I had an excellent interview with David Ellis today, I will be posting next week, and in the interview he did state that on the user side, there is a lot of confusion on exactly what is going on. Over the course of the next several weeks I will be doing my best to try and get answers to a lot of questions people have from experts.

If anyone has questions they wish answered please e-mail the show cdntechnetwork at gmail dot com I'll do my best over the next several weeks to rally the troops of experts to appear on the podcast. No personal information will be used in the show, your questions will remain anonymous.

In any case, and after speaking with Ellis who was in the court room yesterday, it's probable with the CIPPIC intervention that no information will be submitted to Voltage (my own assumption based on what actually happened in the court and how the court responded to the CIPPIC's letter). But the CIPPIC can't and probably will not intervene in every single case surrounding subscriber information. It's important to ask questions now, and be informed so that you can better protect your rights.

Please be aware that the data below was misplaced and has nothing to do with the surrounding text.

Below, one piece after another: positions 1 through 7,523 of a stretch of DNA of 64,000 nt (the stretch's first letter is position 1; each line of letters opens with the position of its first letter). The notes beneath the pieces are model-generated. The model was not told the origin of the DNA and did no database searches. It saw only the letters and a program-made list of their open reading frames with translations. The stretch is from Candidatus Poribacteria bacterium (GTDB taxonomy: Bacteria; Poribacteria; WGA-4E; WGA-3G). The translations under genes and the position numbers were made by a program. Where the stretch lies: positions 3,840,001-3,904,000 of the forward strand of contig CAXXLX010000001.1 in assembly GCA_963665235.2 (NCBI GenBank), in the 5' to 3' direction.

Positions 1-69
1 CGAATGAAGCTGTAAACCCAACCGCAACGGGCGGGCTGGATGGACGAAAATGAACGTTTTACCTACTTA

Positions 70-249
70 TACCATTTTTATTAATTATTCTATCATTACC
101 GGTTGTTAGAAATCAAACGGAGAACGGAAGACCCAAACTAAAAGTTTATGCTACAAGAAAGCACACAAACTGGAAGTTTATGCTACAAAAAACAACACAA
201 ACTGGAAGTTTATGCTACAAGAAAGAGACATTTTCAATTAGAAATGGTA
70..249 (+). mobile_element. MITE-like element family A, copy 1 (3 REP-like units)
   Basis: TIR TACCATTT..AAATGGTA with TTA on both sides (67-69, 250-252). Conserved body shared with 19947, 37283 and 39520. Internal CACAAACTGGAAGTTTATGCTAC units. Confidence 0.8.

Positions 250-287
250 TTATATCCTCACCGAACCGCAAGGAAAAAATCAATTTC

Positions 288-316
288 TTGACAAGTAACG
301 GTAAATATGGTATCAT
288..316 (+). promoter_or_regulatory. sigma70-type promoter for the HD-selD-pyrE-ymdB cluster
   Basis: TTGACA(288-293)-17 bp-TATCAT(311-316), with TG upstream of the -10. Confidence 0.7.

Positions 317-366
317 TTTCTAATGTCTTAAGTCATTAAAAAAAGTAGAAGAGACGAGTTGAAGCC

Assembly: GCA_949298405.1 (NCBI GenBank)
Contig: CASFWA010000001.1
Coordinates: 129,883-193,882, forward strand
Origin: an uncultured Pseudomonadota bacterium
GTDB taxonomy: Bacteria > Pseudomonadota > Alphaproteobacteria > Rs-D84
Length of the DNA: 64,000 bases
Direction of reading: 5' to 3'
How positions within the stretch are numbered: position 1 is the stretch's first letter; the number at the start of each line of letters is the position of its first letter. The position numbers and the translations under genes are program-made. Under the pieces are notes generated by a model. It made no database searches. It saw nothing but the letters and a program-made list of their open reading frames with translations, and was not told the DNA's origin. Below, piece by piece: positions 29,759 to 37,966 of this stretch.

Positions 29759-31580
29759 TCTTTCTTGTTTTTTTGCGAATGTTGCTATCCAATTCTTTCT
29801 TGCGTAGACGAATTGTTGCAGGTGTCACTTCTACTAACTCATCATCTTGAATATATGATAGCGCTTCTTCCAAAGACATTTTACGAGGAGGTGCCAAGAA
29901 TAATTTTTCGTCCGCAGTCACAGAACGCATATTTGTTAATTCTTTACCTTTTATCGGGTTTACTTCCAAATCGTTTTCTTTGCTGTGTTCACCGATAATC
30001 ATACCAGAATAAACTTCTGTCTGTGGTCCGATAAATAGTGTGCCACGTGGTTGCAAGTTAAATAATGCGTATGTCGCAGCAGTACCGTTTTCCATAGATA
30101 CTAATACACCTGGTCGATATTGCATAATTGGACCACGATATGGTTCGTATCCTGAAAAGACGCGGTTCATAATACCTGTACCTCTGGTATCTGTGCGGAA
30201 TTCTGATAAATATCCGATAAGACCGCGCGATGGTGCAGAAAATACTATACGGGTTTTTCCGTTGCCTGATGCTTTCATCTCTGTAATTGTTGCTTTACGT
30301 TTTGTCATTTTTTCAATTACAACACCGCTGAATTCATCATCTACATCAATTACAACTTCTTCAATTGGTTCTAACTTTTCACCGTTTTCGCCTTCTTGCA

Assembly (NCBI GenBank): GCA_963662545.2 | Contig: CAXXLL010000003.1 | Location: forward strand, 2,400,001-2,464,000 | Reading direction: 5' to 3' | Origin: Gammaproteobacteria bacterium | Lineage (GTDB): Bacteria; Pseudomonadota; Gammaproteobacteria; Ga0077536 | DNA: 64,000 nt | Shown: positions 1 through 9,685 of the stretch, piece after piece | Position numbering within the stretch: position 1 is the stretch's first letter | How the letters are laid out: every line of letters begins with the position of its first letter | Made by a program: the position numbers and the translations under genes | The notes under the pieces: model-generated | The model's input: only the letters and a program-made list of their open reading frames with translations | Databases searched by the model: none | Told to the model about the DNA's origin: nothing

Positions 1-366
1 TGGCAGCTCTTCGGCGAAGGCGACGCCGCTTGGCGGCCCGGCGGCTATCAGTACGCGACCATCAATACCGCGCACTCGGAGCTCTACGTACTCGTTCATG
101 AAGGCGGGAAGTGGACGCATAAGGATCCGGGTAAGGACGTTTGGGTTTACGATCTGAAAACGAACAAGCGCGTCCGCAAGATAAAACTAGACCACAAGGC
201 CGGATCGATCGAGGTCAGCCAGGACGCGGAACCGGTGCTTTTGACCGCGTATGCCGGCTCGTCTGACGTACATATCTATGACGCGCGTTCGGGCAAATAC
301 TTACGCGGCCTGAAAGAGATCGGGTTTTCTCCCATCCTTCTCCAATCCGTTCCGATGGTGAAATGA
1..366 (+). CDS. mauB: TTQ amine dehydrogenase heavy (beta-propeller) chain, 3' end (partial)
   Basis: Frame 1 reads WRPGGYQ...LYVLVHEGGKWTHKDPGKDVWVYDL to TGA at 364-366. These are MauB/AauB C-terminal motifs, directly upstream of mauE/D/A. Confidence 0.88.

--
My Canadian Tech Podcast: »canadiantechnetwork.podbean.com/
My Self Help and Digital Policy Blog: »jkoblovsky.wordpress.com/

UK_Dave

join:2011-01-27
Powassan, ON
kudos:2
Reviews:
·TekSavvy DSL

2 edits
reply to Gruesome
Gruesome, I like your posts. I have done for the last few days.

And of course, you are absolutely right. Everyone will need to make their own decision as to whether TSI remains their ISP of choice. Personally, the lack of tie-in contracts is why I came to them. I knew if they did something I didn't like, I could bugger off and spend my dollars somewhere else - or not at all (as I did with TV).

Now that doesn't stop me wanting everyone to stay - because I believe a stronger TSI is stronger competition to the incumbents - in the hope that stronger competition leads to more choice. That way maybe more of us can pick and mix EXACTLY what we want from our service providers in the future. Maybe one day we will be able to choose from ones with 90 days logs, ones with no logs, ones with cheaper support yourself options, ones with pricier high grade response times. And a lot of other stuff I can't even think of.